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Submission Preparation Checklist

As part of the submission process, authors are required to check off their submission's compliance with all of the following items, and submissions may be returned to authors that do not adhere to these guidelines.
  • The submission has not been previously published, nor is it before another journal for consideration.

  • Where available, URLs for the references have been provided.

  • The submission is in Open Office or Microsoft Word format.

  • The text adheres to the stylistic and bibliographic requirements outlined in the Author Guidelines, which is found in About the Journal.

  • The chosen style (i.e., Harvard, APA) has been clearly indicated on the first page of the document. The author(s) have reviewed and integrated these guidelines for formatting.

  • The file submitted for review is no more than 60mb, including all embedded images.

  • The instructions in Ensuring an Anonymous Review have been followed.

Author Guidelines

Art/Research International accepts a range of expressive forms including (but not limited to) academic articles, fictional short stories, poetry, dramatic scripts, visual media (painting, drawing, textiles, photography, among others), music, among others. We ask that all submissions indicate, in the form of an abstract or artist statement, how the work links to both art and research practices.

Art/Research International falls into three sections: ‘Art/Research In Action,’ which focuses on examples from the practice of Art/Research – these could be accounts of research studies or art/research works in any publishable digital medium; ‘Art/Research Theoretical Musings,’ which offers the opportunity to explore methodological ambitions and theoretical or philosophical underpinnings of Art/Research practices; and ‘Art/Research Reviews,’ which offers a space for Art/Researchers to give insight and critiques to the art/research work of other practitioner/scholars such as literary works, films, performances, visual artworks.

As this is a transdisciplinary journal, submissions should speak to a wide range of audiences and avoid discipline-specific jargon.

Prospective Art/Research authors please read and adhere to the following guidelines. Please address any questions to: ari@ualberta.ca.

Please note that there are no article processing charges (APCs) or any other submission charges for publication in this journal.

For text-based submissions:

  • Please limit text-based submissions to a maximum of 7500 words (plus references; approximately 30 pages). Reviews should be no more than 4000 words in length.
  • We accept a range of academic style conventions such as APA, MLA, Harvard, Chicago, as we aim to be flexible due to the international/transdisciplinary/multimodal nature of the journal. Please indicate with your submission your chosen style convention to assist the reviewers and please be consistent throughout including in citations, reference list and formatting.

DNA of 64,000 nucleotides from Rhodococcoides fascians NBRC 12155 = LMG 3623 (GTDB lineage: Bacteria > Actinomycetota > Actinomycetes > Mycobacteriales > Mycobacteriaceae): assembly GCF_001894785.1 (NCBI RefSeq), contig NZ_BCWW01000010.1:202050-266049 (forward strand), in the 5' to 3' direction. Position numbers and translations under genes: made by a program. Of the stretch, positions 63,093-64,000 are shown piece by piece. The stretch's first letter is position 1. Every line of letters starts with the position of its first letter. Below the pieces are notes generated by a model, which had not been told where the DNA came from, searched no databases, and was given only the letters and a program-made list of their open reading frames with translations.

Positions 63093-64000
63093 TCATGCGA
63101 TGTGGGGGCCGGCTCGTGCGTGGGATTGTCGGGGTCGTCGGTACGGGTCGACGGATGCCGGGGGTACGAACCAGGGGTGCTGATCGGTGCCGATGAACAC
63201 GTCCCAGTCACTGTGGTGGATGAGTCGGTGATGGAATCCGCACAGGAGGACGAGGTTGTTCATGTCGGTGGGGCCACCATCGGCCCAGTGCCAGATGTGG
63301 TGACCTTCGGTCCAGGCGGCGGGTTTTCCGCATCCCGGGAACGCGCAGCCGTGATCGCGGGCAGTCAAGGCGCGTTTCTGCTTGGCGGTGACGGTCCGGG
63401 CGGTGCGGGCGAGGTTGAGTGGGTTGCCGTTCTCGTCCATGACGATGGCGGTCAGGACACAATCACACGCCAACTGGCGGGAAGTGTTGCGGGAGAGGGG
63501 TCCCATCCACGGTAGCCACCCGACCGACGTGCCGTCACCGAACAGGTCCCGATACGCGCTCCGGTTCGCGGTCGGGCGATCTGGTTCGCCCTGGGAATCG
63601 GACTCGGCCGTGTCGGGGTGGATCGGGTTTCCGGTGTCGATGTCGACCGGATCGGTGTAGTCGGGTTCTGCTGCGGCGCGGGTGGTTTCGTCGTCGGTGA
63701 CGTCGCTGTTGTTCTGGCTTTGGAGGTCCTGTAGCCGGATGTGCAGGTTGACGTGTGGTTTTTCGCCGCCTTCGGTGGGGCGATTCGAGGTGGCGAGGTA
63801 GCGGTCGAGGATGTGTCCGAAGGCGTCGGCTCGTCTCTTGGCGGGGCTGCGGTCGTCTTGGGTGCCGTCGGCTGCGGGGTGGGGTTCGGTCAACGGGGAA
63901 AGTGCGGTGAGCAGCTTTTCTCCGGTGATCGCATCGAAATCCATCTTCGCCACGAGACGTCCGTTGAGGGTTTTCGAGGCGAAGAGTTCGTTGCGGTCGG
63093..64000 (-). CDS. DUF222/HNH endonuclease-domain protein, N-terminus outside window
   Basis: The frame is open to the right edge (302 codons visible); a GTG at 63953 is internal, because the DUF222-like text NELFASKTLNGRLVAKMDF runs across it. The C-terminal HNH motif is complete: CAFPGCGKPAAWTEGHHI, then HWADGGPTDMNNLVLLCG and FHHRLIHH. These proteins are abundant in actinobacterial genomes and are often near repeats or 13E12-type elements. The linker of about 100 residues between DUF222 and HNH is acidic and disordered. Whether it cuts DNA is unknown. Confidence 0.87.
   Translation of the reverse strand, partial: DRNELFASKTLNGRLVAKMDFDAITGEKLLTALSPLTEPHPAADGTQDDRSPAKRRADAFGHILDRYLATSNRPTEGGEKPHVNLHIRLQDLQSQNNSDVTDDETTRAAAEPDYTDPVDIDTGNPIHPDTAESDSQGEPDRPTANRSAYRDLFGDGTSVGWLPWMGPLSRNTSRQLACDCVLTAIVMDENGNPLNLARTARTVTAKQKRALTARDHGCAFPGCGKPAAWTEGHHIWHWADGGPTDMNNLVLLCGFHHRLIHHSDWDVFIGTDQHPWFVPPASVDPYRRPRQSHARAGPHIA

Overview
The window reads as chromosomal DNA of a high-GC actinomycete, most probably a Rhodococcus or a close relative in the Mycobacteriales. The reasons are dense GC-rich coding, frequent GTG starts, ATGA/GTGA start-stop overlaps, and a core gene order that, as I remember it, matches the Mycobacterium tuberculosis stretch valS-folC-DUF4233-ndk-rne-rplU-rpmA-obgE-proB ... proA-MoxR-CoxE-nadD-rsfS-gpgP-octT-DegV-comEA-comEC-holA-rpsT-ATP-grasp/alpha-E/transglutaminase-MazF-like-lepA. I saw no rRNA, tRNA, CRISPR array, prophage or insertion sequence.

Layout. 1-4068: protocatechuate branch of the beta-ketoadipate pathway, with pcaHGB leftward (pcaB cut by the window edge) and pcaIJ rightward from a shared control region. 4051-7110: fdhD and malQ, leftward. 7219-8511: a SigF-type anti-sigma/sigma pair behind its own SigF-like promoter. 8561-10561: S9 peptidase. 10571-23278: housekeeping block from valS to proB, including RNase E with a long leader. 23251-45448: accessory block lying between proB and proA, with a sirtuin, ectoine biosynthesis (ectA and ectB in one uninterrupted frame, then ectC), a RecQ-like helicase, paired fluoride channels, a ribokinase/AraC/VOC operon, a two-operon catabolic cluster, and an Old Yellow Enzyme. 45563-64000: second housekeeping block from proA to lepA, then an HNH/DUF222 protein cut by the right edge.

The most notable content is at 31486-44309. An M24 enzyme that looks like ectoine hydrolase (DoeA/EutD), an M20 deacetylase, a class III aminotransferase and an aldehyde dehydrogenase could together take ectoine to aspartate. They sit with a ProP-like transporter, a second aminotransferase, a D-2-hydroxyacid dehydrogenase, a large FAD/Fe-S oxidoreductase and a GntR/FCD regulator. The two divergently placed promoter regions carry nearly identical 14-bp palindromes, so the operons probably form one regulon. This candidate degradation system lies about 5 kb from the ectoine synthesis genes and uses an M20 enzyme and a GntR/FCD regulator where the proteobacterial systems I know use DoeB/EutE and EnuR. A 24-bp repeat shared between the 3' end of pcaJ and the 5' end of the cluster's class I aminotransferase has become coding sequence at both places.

• We ask that all submissions be in English; unfortunately at this time we do not have the capacity to accept or publish submissions in languages other than English. As the journal grows, we anticipate expanding language options.


The body of the manuscript must be anonymized for the peer review process and should include:

  • Art/Research Content / Text
  • Acknowledgments (optional)
  • References
  • Endnotes
  • Appendix: (optional)

Please used these guidelines for formatting when preparing your submission.

If your submission is being directed to a special issue, please indicate that clearly on your title page.

Please include with submissions as a separate supplementary file:

  • Title of the contribution
  • For each author: Name of the contributor, their affiliation and e-mail address
  • Abstract / Artist Statement: 150 to 300 words. Given that Art/Research International accepts submissions in a range of forms, we ask that contributors indicate how the work links to both art and research practices through an Abstract and/or Artist Statement. This Abstract/Artist Statement should highlight the contexts for the submission.
  • Key words: 5-10
  • Biographical statement: 50-100 words in total for all authors. Brief biographical information should include complete contact information for the lead contributor including institution (if applicable), mailing address, e-mail address, website (if applicable). We recommend that all contributors give at least some information about their research/work interests and home discipline(s).


For multimedia elements:

  • For submissions that include images:
    • Images within initial submissions should appear in text, in their appropriate locations.
    • Please keep in text images small as the total file size per submission must not exceed 60mb.
    • If the article is accepted, the Editors will ask you to submit images in TIFF, JPEG, or JPEG2000 format with a resolution of at least 300dpi.
    • Any photos that are not your own must be submitted with permissions.
  • For submissions that include video or audio components: